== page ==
- All drawing and specification submittals, from start to finish
- Equipment cut-sheets
- Project notes
These documents serve as references for your future projects. Moreover, if things ever go south with a project, you’ll have a record to point to.
I’ve had countless instances where people claimed they never said something and then demanded a change order. But since I keep an email record of all conversations, I was able to call their bluff.
#6 Under-promise and over-deliver
Imagine telling your customer you’ll deliver their project in a month, but then you surprise them by completing it in just two weeks. And to top it off, you go above and beyond your scope of work. Trust me, you’ll have a loyal customer for life.
Who doesn’t love getting more than they paid for? It’s the same principle behind all those irresistible deals at department stores and online. Consider doing the following:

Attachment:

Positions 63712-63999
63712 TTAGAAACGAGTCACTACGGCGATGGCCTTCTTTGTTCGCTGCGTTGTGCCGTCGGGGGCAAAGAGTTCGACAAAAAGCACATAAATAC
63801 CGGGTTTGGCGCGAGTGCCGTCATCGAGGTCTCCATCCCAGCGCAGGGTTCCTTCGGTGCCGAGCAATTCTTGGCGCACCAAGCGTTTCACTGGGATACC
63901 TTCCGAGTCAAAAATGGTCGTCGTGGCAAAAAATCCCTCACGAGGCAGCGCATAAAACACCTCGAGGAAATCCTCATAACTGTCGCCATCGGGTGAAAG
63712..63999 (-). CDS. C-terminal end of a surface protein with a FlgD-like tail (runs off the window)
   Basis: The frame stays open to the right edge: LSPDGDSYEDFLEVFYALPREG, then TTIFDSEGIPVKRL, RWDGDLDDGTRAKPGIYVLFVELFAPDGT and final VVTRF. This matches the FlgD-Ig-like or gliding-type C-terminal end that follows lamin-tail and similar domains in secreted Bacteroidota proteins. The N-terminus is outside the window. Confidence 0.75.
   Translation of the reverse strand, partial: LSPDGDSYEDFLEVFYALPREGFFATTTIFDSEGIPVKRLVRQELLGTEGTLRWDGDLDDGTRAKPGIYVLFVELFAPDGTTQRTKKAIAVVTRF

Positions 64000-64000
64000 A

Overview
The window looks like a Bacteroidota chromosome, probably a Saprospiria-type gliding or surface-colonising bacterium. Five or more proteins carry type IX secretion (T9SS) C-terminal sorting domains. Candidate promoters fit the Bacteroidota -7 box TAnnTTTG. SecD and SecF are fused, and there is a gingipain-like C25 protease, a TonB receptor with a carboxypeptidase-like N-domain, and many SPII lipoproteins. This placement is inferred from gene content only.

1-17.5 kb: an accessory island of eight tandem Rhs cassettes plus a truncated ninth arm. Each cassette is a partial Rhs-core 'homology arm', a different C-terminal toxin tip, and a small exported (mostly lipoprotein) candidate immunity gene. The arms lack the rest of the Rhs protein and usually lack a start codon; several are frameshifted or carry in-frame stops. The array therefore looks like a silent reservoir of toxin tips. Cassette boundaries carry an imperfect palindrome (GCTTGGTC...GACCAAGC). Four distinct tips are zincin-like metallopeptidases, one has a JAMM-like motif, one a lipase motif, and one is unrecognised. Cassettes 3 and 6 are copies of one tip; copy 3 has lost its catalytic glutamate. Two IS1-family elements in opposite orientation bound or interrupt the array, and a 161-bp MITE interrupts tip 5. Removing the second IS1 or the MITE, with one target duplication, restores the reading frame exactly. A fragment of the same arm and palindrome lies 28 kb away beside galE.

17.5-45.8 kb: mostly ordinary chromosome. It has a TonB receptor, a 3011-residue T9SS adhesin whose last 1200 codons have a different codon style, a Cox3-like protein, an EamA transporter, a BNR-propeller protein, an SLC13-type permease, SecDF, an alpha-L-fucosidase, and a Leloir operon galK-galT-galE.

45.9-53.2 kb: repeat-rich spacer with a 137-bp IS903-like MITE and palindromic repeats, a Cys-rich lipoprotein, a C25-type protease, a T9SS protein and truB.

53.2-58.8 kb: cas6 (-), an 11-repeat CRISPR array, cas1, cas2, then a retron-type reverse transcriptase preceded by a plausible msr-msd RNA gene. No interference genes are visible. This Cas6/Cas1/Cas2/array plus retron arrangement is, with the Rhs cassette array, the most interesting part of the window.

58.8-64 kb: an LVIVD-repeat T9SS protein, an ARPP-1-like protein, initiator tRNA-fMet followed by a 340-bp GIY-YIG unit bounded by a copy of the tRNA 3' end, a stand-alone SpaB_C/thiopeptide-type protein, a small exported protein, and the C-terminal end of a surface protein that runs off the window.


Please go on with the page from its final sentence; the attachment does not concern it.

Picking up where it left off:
- Add extra details to your design
- Include additional documentation to enhance your customer’s understanding of their project
- Identify and address any overlooked issues beyond your scope
Just remember, though, only go the extra mile for good customers—not the difficult assholish ones.
#7 Develop a plan of action
Don’t just dive into your work without a plan. It rarely ends well. Instead, invest time in creating a project schedule and plan to follow. You’ll waste less time and avoid engineering issues.
Think of it like building a house. You don’t just grab a piece of lumber and start hammering nails. First, you create a blueprint and then develop a step-by-step construction plan.
Be prepared, though, for some outsiders to view your planning phase as laziness, since you’re not doing actual design work. That’s where the question “are engineers lazy?” comes from. But trust me, this kind of “laziness” is a good thing.
In the end, everyone will thank you when the project wraps up smoothly and without any hiccups.
#8 Mindfulness over potential problems
Problems are part and parcel of engineering, especially when working on the cutting edge of technology. I can’t stress this enough: never get too comfortable or let your guard down. That’s when problems tend to sneak up on you.